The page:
Staff Sgt. Joseph Palacios says he does not like approaching teens at the Serramonte Center with his usual question: “Have you ever thought about joining the Army?”
“Nobody wants to be a recruiter, especially in this area,” Palacios said as he walked around the mall. “There is a lot of negativity here.”
Five years after the invasion of Iraq, recruiters around the Bay Area are having a tough time attracting new soldiers, Sgt. Brian Knott said. But in Daly City, the U.S. Army office has recruited 25 locals since October at what is considered the top recruiting station in Northern California. Recruiters have met a 98 percent goal of signing new soldiers since that time, said Knott, in part because the large immigrant population in northern Peninsula cities makes recruiting easier than other parts of the Bay Area.
In Daly City, where Filipinos make up almost one-third of its population — the largest concentration in the U.S. — immigrants are attractive targets for recruiters because they are often “underemployed,” Knott said.
“Immigrant recruits are often legal residents with degrees who are underemployed — we offer them to be an accountant when they are washing dishes in McDonald’s,” he said.
Tomas Jimenez, an assistant professor of sociology at UC San Diego conducting research on immigrants in the military, said the benefits from the Army also make going to the military attractive. In the Daly City recruiting office, the main wall is occupied by a massive poster touting $50,000 in benefits.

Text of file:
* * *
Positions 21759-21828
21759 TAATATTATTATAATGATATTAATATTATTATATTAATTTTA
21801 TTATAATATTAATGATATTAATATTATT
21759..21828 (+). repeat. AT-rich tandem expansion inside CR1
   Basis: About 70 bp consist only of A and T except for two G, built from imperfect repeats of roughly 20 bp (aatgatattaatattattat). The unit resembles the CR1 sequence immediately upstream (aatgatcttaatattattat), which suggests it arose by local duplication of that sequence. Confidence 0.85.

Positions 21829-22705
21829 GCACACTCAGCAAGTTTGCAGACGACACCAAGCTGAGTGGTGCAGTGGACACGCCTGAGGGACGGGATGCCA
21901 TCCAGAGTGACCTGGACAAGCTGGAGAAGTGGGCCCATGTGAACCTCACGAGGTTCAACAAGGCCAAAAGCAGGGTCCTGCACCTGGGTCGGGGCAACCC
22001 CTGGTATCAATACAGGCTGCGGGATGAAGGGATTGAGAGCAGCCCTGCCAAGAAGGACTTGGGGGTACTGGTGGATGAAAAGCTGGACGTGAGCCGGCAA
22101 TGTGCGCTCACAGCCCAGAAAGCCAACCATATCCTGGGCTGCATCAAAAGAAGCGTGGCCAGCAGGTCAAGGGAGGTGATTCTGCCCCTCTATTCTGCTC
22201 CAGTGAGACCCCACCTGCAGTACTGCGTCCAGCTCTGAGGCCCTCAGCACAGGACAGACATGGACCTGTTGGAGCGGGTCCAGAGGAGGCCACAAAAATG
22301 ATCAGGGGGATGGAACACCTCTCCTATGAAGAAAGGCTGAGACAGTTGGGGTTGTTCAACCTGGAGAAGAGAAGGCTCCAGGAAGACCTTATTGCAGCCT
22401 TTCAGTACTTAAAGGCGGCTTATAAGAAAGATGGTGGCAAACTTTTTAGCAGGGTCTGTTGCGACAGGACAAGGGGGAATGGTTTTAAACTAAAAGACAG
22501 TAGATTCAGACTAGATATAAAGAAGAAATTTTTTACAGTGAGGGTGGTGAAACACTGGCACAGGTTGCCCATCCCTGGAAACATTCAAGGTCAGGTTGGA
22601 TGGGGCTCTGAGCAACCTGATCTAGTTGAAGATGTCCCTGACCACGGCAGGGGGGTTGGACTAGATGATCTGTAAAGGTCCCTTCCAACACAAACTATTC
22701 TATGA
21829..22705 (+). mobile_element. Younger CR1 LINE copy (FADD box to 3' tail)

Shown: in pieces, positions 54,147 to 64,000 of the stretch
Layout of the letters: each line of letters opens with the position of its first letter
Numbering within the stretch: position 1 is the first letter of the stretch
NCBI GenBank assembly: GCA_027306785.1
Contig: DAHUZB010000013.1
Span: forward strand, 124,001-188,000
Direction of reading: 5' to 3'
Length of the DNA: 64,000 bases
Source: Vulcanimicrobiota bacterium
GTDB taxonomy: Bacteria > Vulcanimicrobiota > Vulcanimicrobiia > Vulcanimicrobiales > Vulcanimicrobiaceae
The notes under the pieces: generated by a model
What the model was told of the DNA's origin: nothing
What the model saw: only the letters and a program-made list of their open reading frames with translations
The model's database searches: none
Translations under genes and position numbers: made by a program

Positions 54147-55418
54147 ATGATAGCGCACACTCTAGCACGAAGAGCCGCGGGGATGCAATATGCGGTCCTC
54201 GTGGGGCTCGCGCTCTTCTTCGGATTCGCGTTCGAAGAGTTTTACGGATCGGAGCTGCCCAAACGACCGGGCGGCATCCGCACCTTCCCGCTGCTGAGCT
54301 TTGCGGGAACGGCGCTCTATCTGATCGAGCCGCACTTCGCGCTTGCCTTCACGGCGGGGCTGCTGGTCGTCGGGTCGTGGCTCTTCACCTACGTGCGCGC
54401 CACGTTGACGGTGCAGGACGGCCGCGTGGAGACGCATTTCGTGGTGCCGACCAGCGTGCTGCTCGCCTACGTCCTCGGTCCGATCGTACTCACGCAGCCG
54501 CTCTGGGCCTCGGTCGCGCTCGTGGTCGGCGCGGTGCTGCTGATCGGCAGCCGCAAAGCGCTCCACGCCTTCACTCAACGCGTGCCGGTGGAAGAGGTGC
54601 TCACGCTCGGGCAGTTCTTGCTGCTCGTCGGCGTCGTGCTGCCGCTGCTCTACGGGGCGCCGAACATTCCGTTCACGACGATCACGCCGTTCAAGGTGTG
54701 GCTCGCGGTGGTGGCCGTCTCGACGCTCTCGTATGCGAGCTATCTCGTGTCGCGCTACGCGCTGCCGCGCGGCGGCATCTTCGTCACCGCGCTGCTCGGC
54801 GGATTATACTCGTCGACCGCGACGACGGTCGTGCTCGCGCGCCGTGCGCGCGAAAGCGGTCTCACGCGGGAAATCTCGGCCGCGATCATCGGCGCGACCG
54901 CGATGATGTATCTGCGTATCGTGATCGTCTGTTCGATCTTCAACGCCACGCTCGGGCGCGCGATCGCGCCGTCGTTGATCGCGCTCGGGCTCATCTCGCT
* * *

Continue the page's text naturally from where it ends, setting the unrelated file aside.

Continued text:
Palacios, who joined the U.S. Army immediately after emigrating from the Philippines in 1992, said the majority of his recruits are Filipino immigrants. Of the 62 locals recruited to the Army last yearfrom north Peninsula cities, two-thirds were Asians, while Hispanics made up 17 percent, according to data compiled by the National Priorities Project, a research group that studies military trends. Most of the recruits, according to the data, came from Daly City. In San Mateo County, 39 percent of recruits in 2007 were Asian, while nationally, they made up only 3 percent.
The military is interested in immigrants because they have been known to make great recruits, Jimenez said. He also said immigrants want to serve a foreign country to gain respect and assimilate into the new society.
For Myke Raymundo, a 20-year-old immigrant from the Philippines who was recruited in Daly City, entering the military is a great way to start a life in the United States.
“It’s a win-win situation — it’s a chance for me to do all the things I want at the same time — work, study and get experience,” Raymundo said.